Mrs May's three-day trip to Africa, which began in South Africa on Tuesday, is aimed at deepen economic and trade ties with growing African economies ahead of Britain leaving the European Union in 2019.
British Prime Minister Theresa May wrapped up a three-country tour of Africa with a visit Thursday to Kenya.
She is to meet president Uhuru Kenyatta and see British soldiers who are training troops from Kenya and other African countries fighting al-Shabaab in Somalia.
The President observed that even though Kenya and Britain enjoy a strong relationship, there is need to strengthen the bond further by setting up a working group to lead discussions with a view of coming up with a clearer and stronger framework for cooperation between the two countries. "But we will be looking to enhance our trade relationships around the rest of the world as well".
This her first visit to the continent since she took the reins from David Cameron in 2016.
"We wish to prosper together so let us do business together".
"As Britain prepares to leave the European Union we are committed to smooth transition and continuity in our trading relationship".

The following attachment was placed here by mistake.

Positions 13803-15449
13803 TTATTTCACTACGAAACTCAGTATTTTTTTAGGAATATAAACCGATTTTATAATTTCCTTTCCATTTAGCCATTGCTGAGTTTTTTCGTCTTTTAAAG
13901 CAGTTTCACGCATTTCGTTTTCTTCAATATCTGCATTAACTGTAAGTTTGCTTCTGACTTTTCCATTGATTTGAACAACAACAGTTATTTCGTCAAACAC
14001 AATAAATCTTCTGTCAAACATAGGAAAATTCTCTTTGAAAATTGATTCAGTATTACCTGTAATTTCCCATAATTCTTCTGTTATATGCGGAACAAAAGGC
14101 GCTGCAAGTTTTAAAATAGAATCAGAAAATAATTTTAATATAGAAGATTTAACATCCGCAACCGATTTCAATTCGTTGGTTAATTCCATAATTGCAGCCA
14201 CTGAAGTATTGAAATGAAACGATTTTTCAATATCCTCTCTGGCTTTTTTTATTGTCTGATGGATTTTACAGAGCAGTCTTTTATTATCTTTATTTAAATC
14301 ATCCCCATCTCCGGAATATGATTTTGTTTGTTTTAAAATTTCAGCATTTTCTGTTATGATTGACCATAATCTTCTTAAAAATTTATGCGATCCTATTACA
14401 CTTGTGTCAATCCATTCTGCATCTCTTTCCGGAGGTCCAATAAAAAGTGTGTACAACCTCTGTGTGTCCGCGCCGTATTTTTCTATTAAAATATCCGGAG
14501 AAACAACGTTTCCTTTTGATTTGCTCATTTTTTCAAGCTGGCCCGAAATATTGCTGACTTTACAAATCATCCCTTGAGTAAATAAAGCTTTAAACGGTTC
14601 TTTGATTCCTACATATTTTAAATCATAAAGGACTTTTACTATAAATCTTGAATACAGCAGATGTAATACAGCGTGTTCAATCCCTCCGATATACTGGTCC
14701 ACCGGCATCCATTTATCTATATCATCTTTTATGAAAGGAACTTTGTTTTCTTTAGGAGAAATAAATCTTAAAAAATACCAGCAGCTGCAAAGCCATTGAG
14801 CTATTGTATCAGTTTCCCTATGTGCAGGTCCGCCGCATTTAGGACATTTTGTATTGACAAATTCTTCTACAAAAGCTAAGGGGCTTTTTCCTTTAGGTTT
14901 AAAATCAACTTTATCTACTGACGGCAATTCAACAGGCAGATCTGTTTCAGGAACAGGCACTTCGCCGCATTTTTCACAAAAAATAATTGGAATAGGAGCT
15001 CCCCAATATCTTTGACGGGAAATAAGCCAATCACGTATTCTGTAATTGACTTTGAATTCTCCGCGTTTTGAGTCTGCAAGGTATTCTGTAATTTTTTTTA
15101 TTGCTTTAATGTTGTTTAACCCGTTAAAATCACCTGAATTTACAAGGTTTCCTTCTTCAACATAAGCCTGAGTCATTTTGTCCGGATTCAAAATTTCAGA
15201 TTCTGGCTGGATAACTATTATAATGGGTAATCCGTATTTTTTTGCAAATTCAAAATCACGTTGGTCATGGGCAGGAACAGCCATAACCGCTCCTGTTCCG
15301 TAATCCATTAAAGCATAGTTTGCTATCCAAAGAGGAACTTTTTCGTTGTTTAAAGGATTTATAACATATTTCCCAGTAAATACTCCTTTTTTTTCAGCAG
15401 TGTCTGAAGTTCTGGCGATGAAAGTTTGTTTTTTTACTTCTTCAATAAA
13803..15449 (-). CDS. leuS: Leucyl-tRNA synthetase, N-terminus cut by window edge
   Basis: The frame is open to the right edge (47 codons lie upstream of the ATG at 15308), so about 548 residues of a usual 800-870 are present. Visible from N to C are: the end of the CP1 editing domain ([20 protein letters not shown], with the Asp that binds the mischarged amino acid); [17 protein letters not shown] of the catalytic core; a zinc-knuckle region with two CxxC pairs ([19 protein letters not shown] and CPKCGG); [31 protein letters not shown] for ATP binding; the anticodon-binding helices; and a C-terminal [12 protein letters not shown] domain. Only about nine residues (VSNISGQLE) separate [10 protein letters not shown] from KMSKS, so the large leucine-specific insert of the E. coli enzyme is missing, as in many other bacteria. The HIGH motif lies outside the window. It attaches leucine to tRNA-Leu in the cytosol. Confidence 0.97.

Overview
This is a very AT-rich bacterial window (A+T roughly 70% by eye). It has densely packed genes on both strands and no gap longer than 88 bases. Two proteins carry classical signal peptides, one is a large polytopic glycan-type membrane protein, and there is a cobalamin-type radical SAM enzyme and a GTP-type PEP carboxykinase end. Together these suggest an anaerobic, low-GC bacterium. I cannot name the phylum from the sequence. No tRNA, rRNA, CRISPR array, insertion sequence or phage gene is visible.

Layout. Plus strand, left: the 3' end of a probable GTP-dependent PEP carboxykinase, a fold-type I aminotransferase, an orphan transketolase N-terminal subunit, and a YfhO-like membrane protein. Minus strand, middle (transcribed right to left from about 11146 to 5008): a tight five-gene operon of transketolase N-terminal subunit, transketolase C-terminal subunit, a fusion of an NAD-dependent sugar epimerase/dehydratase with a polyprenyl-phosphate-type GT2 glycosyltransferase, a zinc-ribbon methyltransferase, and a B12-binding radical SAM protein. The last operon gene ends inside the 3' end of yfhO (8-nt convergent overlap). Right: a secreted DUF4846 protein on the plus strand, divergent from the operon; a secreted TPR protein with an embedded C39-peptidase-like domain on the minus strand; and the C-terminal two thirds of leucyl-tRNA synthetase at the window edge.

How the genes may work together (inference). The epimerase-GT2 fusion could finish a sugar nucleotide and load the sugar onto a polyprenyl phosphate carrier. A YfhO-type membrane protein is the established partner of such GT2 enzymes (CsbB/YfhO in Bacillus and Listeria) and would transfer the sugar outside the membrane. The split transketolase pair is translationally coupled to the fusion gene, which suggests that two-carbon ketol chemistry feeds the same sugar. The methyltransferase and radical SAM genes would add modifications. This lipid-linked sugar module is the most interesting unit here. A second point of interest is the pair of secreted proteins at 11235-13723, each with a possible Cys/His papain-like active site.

But she has shrugged off the mockery and joined in the fun again - adding a new poking swimming motion to her moves. "Already British terrorists and child abusers are in United Kingdom jails because of our cooperation", she said.
Britain is Kenya's largest trading partner and a major market for its exports of cut flowers.
In the past two years two British men have been sentenced to long prison sentences after travelling to the African country to sexually abuse youngsters, some of whom were destitute street children.
Speaking at Kenya-UK business forum at Strathmore University in Nairobi, May said the entry of the 20 companies in Kenya was a clear demonstration of the confidence the British investors have in Kenya's investment environment.
She also announced that the British government would invest $NZ7.8 billion in African economies, without giving details.